Tuesday, May 17, 2011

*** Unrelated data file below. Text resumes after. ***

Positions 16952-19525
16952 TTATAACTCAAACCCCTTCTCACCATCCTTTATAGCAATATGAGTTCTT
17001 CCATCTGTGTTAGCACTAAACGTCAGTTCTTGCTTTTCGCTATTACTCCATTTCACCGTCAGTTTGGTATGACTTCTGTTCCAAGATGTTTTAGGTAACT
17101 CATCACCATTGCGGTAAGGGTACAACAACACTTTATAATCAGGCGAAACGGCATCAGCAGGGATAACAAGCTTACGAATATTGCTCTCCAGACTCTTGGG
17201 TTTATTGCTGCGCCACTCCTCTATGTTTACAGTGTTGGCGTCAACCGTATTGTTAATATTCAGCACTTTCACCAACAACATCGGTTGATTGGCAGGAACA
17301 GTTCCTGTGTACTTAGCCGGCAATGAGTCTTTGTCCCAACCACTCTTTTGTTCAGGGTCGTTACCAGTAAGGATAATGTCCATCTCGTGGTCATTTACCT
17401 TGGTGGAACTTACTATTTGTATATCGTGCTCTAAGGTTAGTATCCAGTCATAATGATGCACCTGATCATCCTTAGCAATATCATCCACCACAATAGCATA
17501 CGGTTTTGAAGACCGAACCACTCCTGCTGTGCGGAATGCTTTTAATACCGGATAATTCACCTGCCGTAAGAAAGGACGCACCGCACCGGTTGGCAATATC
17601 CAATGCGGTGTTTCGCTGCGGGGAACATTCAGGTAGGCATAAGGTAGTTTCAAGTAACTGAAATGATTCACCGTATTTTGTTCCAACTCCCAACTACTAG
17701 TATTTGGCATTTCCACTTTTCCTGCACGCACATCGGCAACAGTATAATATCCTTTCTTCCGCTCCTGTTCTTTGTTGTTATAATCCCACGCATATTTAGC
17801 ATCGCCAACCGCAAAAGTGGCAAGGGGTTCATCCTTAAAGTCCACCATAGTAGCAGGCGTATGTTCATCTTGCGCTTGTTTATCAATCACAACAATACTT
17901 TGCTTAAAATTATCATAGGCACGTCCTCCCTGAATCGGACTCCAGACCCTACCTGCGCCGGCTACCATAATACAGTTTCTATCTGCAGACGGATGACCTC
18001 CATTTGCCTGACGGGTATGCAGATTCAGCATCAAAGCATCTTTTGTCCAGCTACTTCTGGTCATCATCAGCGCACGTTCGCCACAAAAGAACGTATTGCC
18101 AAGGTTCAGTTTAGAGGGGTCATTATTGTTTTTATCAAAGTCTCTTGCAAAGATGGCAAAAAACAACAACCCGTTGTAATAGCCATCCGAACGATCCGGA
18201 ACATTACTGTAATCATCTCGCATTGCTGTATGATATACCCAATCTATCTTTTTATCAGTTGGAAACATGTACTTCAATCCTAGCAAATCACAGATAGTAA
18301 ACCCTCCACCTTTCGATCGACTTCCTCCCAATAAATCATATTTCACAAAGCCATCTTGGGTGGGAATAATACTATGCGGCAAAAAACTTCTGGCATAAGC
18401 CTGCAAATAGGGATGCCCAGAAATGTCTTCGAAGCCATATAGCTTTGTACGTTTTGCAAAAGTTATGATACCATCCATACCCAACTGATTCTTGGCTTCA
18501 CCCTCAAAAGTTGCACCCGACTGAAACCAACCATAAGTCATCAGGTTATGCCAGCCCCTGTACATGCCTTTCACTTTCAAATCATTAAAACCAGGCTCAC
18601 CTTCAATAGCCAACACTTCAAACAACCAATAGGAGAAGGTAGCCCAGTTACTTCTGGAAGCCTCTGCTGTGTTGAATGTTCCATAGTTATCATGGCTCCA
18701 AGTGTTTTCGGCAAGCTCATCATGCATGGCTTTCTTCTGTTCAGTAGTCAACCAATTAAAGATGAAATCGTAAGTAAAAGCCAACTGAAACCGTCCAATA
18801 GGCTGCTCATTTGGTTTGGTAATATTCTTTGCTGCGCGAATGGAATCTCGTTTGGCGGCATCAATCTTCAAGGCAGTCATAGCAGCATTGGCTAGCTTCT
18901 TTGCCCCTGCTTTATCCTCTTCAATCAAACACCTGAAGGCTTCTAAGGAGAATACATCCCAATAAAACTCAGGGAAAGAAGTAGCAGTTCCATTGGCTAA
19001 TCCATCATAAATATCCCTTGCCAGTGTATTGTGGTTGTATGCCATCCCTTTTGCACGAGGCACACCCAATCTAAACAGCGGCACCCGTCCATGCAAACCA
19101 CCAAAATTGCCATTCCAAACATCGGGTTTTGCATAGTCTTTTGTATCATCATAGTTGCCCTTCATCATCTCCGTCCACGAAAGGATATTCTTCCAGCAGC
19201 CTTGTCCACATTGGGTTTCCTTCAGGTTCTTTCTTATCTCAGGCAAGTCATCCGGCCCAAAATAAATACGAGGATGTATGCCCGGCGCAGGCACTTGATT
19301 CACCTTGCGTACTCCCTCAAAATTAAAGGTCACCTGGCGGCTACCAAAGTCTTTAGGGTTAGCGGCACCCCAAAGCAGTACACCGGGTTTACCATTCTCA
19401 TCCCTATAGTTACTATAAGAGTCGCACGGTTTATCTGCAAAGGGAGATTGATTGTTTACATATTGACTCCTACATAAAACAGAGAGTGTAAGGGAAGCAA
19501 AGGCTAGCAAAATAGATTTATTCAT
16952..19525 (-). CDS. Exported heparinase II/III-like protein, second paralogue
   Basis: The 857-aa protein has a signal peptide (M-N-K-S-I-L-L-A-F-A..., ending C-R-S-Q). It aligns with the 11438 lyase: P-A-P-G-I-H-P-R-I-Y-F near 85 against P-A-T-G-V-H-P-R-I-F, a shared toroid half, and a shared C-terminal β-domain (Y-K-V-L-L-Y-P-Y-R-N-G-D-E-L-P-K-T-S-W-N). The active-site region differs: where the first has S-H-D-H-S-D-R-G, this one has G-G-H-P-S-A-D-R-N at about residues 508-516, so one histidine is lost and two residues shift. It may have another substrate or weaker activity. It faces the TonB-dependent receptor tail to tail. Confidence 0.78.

I have come to the conclusion that I am glad I will not live too many more years. At 72, I have had a full life that started out wonderfully. Two loving parents, doting grandparents, and a slew of aunts, uncles and cousins nearby. Then came WWII and my father's departure for the Marine Corps. Iwo Jima changed him and my relationship with him. He was no longer the gentle person he had been before. That, and the fact that my mother made him the one who passed out discipline for my misdeeds. I began to fear him more than love him. Still there were good times together. Happy times. I remember times spent at my cousin's waterfront home on Chesapeake Bay where one could look into the water under the pier and see sunfish or bluegills guarding their nests in the shallow water. Not so, now. That same water is clouded with pollutants. In my neighborhood, glistening white marble steps shone in the sun. The ladies of the houses there made sure they were kept immaculate. Not so, now. The neighborhood has been taken over by whores and drug dealers. Those white steps are filthy with car exhaust residue, spilled soft drinks and beer. I have seen the America I love being slowly dismantled by the greed of its people on all levels, the corruption at highest offices of government, and the lopsided reporting of events in the press and on TV. I have seen its industrial might that enabled it to defeat terrible enemies during WWII allowed to crumble and fall into disrepair. There is no longer the kind of pride and patriotism that once existed in our cities. It still exists in middle America, but has been lost in the cities. There, the tenets of citizenship and patriotism have been cast aside for corporate profits and personal greed. Those subjects are no longer taught in the schools. I see my country dying of a lack of morals and general apathy. I only hope I die before it does.